Pubdate: Sat, 16 Dec 2000
Source: Houston Chronicle (TX)
Copyright: 2000 Houston Chronicle
Contact:  Viewpoints Editor, P.O. Box 4260 Houston, Texas 77210-4260
Fax: (713) 220-3575
Author: Thom Marshall


Listening to President-elect George W. Bush speak of his hopes and plans 
and declare his intention to do his best for all Americans, I couldn't stop 
thinking about Dalton Smith.

I had just returned from visiting with Smith and his attorney in time to 
catch Bush's victory speech on national TV.

Bush said: "After a difficult election, we must put politics behind us and 
work together to make the promise of America available for every one of our 

And I thought of how Smith said this election was his first time to vote. 
He is 18 years old. He is a straight-A student and plays on the Fort Bend 
Austin High School baseball team, sometimes pitching, sometimes in the 

Bush said: "Americans share hopes and goals and values far more important 
than any political disagreements."

Smith has been exploring what scholarships he might qualify for, to help 
cover college expenses. A high school senior these days faces amazing 
opportunities, but also tremendous challenges -- deciding where to go, what 
to study, competing for grades, setting priorities. It is a most 
exhilarating, exciting time, filled with pressures and tensions and emotions.

Bush said: "Together, guided by a spirit of common sense, common courtesy 
and common goals, we can unite and inspire the American citizens."

Life Took Unexpected Turn

A few days ago, Smith's future encountered an unexpected question mark. He 
was led out of school in handcuffs and spent the next 28 hours in jail. He 
said he asked the officer to please put the handcuffs on him when they got 
outside, rather than parade him past other students wearing the shackles. 
The officer refused.

Smith had not been in a fight. He had done nothing violent. He had not 
caused a disturbance. He had not stolen anything. He had not vandalized 
anything. He had not harmed anyone. He had not threatened to harm anyone.

A vice principal watching a security monitor screen had observed another 
student open a door of Smith's pickup at a time when Smith and other 
students were in class. That led to a search of the vehicle. Smith and his 
lawyer, Thomas Steinmeyer, said that search turned up some cigars, a small 
amount of marijuana, and a half tablet of the prescription tranquilizer Xanex.

Bush said: "Together, we will address some of society's deepest problems 
one person at a time, by encouraging and empowering the good hearts and 
good works of the American people. This is the essence of compassionate 
conservatism, and it will be a foundation of my administration."

Smith's outstanding record as a student was not a consideration under the 
zero tolerance rules that our schools and so much of our society have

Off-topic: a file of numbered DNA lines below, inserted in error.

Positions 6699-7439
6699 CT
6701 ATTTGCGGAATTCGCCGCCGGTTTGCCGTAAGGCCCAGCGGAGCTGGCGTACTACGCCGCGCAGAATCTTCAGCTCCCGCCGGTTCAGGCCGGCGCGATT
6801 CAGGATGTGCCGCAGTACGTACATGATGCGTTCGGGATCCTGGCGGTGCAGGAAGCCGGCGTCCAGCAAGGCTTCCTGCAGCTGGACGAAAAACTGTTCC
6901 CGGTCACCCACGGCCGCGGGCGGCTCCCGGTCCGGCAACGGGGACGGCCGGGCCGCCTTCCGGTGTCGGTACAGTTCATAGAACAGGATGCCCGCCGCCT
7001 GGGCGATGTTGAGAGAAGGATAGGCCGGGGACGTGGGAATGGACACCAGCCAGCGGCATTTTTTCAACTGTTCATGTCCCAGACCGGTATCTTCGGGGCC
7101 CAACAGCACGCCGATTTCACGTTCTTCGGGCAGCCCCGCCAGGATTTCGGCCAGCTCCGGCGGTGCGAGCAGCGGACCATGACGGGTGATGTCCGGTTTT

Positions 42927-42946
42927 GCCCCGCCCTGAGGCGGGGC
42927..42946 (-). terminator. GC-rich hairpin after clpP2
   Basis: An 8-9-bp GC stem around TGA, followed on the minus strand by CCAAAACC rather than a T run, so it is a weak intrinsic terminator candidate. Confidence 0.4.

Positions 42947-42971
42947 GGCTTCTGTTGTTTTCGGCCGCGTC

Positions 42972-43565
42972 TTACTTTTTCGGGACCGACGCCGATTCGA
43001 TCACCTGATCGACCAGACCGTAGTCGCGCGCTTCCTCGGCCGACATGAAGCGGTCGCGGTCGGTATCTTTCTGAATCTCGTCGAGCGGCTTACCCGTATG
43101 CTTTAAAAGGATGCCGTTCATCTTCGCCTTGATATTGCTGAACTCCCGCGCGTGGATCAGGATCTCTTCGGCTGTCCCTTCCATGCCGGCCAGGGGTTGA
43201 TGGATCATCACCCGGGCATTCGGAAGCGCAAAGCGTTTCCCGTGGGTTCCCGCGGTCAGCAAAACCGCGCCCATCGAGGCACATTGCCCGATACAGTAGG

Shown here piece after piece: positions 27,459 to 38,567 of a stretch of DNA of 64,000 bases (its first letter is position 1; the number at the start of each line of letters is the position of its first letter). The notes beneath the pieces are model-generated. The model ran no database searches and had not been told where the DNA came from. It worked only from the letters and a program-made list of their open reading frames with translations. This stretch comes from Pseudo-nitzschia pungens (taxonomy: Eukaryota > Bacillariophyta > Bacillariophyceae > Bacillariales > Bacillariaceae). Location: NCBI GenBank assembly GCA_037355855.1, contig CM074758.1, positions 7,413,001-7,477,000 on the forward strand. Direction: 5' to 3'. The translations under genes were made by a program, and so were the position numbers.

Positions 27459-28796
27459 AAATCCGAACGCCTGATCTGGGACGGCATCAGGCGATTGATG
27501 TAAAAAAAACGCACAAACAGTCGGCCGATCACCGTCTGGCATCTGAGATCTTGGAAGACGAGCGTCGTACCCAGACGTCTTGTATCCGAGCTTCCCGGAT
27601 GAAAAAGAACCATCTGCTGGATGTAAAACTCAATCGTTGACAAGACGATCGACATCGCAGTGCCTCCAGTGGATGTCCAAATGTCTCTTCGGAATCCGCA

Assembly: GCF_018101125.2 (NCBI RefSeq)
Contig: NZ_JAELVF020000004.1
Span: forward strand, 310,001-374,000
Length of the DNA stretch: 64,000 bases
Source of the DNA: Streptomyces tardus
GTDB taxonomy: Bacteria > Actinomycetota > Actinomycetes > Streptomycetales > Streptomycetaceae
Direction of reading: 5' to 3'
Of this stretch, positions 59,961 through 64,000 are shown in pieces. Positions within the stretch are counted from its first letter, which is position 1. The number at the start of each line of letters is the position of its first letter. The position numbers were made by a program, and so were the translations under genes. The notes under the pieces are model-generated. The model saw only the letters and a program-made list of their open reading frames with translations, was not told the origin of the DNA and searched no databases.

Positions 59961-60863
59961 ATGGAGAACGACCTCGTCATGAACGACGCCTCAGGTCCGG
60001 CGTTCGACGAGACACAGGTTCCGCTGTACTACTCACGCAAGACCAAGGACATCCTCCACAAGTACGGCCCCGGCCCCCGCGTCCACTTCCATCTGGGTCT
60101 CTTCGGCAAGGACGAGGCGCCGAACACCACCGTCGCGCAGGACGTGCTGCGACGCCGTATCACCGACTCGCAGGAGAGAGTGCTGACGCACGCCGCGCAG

embraced in recent years. Steinmeyer said his client faces misdemeanor 
charges for the marijuana and felony charges for that half tab of Xanex.

While it is against school rules to have tobacco products on campus or in 
vehicles driven to school, and, although nicotine is an extremely addictive 
and deadly drug, it is not an illegal substance and Smith faces no criminal 
charges for the cigars found in his pickup.

Bush said: "Respect for each other. Respect for our differences. Generosity 
of spirit. And a willingness to work hard and work together to solve any 

Expelled From School

Released from jail on bond, Smith was expelled from school. He took 
semester finals in a school district behavioral learning center. But rather 
than complete the year in a special facility with other students who have 
been expelled, Smith plans to attend one of the private schools in the area 
next semester.

Steinmeyer said the outcome of the criminal charges may not be known for 
many months. Our criminal justice system routinely deals quite harshly with 
people charged with drug offenses, even while millions of other citizens 
choose to use various controlled substances. In fact, some who foolishly 
experiment with illegal drugs when younger, but never get caught, go on to 
attain high political offices. The unlucky ones who do get caught find that 
the arrest record alone can keep them from getting a decent job.

Bush said: "I will be guided by President Jefferson's sense of purpose: to 
stand for principle, to be reasonable in manner, and, above all, to do 
great good for the cause of freedom and harmony."

A country that values common sense, respect for one another, reason, 
freedom, harmony, compassion -- our next president has some fine 
improvements in mind. I wish him the best of luck.

And good luck to Dalton Smith, too.
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MAP posted-by: Terry Liittschwager